To get rid of the uneven split, I had to either cut out some things or write some things from a different perspective.  There are a lot of “things” involved when I’m being vague on purpose.  Why am I being vague on purpose?  Who is telling this 1st person story?  Which guy is playing a significant role in it?  What is that title I was happy to settle on so early?  Why all these questions?  I’m trying to give you more reasons to check out Into the Fire.  All of these questions (and so many more) can be answered if you read book two because there is a short preview of book three at the end of the ebook version.  You’re welcome.

Wednesday, June 26, 2019

Not Even My Characters Are Poets


Perhaps I could share a few lines on my progress
A verse or two about the book coming next
But Emily is awful rhymed with Book Three
Nothing that sounds like Joseph agrees with me
One thing that’s easy for me to admit
Is that I am most definitely not a poet

I thought I’d try something a bit different
Maybe something with a lyrical bent
But my words don’t bend or tilt or sway
I don’t know why I tried to write this way
When it comes to form, my default is couplets
And that’s only one reason I’m not a poet

I prefer to write stories about love and romance
Couples that start as friends or meet by chance
There are figurative storms they need to weather
And overcome obstacles to get together
Possibly with actions that are mildly heroic
But not even my characters are poets

And while this post is getting hairy
Because all this rhyming is really scary
There’s no reason to worry, no reason to fret
All my books are prose.

Monday, May 20, 2019

Into the Fire

The second book in the Love in Andauk series has a cover. And it has a description. We all know how I feel about covers. Here’s how I feel about writing a description. Arghhhh!

I need to take a story of thousands and thousands of words and boil it down to about two paragraphs. I need to introduce the two main characters without explaining how they end up together. I need to tell some of what happens in the book but not give away anything that happens in the book. I’m a little frustrated just thinking about it.

The blurb is how the book is marketed, and marketing is all about managing expectations. I need to sell it without overselling it. The book needs to meet or exceed expectations or people will be disappointed. But I can’t be too bland in describing the book or no one will want to read it in the first place. How do you say the book is really good but not really good? While also trying to avoid subjective adjectives altogether.

Even if I manage that, people are different. The exact same description will provoke different reactions and expectations from the various people who read it. So I need it to sound really good but not really good to the people who will like it just a bit better than they expected to like it. How is this accomplished?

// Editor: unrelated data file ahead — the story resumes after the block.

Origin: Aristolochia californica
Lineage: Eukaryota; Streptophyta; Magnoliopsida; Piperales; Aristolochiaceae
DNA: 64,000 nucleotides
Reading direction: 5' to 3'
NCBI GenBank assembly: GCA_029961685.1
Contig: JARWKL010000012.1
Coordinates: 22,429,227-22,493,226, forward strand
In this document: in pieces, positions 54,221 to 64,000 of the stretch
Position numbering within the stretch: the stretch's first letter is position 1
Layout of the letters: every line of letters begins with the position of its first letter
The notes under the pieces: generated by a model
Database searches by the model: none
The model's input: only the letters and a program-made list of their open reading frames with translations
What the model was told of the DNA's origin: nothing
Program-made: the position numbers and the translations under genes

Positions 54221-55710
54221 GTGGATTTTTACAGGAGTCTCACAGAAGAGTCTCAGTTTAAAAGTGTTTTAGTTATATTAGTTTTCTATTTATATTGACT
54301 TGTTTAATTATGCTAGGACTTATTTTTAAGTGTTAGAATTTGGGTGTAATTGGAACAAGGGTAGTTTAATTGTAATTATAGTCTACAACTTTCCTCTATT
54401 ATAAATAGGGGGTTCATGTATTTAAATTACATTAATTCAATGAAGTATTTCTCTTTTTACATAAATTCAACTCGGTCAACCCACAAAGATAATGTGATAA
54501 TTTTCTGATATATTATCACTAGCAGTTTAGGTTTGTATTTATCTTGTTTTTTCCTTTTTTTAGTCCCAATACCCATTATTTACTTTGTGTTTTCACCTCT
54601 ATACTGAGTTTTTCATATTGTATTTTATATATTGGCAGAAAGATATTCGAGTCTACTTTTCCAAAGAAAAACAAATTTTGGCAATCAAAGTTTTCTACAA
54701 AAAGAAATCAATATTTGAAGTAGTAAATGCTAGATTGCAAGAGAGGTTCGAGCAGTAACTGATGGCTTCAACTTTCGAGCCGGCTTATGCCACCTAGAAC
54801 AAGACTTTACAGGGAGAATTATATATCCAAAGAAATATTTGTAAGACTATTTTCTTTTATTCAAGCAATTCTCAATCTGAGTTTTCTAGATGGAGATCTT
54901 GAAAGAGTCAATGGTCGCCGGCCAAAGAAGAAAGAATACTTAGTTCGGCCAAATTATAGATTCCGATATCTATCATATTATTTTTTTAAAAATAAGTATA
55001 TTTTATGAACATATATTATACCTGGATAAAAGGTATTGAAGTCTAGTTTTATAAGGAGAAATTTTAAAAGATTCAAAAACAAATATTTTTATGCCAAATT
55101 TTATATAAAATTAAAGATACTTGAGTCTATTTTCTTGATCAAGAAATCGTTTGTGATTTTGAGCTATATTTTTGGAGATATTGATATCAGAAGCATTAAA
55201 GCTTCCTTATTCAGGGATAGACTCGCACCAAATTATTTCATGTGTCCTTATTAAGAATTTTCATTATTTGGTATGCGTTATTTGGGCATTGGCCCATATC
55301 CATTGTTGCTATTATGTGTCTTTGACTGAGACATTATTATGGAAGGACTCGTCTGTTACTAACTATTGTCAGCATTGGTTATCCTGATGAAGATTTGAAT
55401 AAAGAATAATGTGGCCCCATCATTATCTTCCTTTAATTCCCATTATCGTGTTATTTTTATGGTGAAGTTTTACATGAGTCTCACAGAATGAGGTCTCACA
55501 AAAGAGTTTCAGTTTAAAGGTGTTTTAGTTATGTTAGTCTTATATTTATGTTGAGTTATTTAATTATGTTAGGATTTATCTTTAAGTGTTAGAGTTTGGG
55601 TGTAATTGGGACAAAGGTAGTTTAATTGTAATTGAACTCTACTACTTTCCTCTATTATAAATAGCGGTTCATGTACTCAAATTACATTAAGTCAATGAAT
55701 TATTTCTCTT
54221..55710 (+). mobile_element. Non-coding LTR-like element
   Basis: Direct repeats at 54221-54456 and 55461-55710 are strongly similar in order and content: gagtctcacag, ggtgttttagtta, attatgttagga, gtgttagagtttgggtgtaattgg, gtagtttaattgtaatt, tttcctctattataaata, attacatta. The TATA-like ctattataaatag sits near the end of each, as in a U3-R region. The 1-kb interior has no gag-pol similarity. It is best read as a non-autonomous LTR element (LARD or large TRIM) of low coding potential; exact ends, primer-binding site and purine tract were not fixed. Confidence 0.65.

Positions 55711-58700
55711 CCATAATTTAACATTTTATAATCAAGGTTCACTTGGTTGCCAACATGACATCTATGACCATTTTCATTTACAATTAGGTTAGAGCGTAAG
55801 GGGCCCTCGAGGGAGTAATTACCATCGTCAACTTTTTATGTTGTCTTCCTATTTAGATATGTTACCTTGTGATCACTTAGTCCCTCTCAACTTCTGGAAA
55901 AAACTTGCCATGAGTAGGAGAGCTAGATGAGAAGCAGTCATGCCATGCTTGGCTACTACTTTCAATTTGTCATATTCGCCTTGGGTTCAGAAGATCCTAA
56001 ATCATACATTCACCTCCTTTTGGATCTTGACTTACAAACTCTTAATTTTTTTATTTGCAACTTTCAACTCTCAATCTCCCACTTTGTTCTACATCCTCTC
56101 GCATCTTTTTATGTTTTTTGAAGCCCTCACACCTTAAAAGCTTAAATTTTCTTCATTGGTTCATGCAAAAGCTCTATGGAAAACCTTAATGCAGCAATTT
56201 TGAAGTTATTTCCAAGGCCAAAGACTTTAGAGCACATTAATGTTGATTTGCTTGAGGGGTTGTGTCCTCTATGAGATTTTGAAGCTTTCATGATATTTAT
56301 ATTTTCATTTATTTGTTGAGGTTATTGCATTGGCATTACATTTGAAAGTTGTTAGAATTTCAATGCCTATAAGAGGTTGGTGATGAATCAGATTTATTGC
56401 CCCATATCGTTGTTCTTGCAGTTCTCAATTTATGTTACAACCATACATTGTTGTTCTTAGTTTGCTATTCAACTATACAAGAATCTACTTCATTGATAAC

I don’t know. Here’s what I do instead. I write a brief description of the book. I come back to it a few days later and change a few words. A few days after that, I delete the second paragraph. I think about it longer, then rewrite that second paragraph. I immediately add a word to the first sentence that I think makes all the difference. A few days after that, I change that word. Then I sit and stare at what I’ve written for a while. That doesn’t help, by the way. I delete a sentence and let the blurb sit a few more days. When I come back, I decide that sentence was actually good but don’t remember the exact wording. I start over and end up writing something pretty close to what I had before I started over. That’s when I figure I’ve done the best I can.

Saturday, April 13, 2019

Fun Work

    “Where is your Christmas spirit?”
    “I think maybe you have enough for both of us.”
    Gaby shook her head. “That didn’t fly last year either. I’m not saying you have to go nuts. But you could at least get a tree.”
    “A tree? That takes more work than most everything else.”
    “But it’s fun work,” Gaby insisted.
                  --The Christmas Project


Wrong holiday? Maybe. But it fits with my theme. I have a theme this month because I had a couple different thoughts, and I’m going to try to tie them all together with this idea of work that is fun. If it seems as though I’m veering into a tangent at some point, just keep thinking fun work and everything will fit.

I was recently reminded of a time when I was about eleven or twelve years old. I couldn’t decide what I wanted to give up for Lent. My mom suggested that I could always give up time by adding something extra. It’s possible I interrupted her reading the church bulletin because I remember she was very quick to point out Stations of the Cross happening on Thursday evenings.

At the time, I had no idea what that was. My mom said it would probably only take about a half hour. Committing to a half hour a week sounded a lot easier than trying to come up with a specific dessert that I might reasonably expect to encounter during Lent but not at any times when it might be difficult to refuse.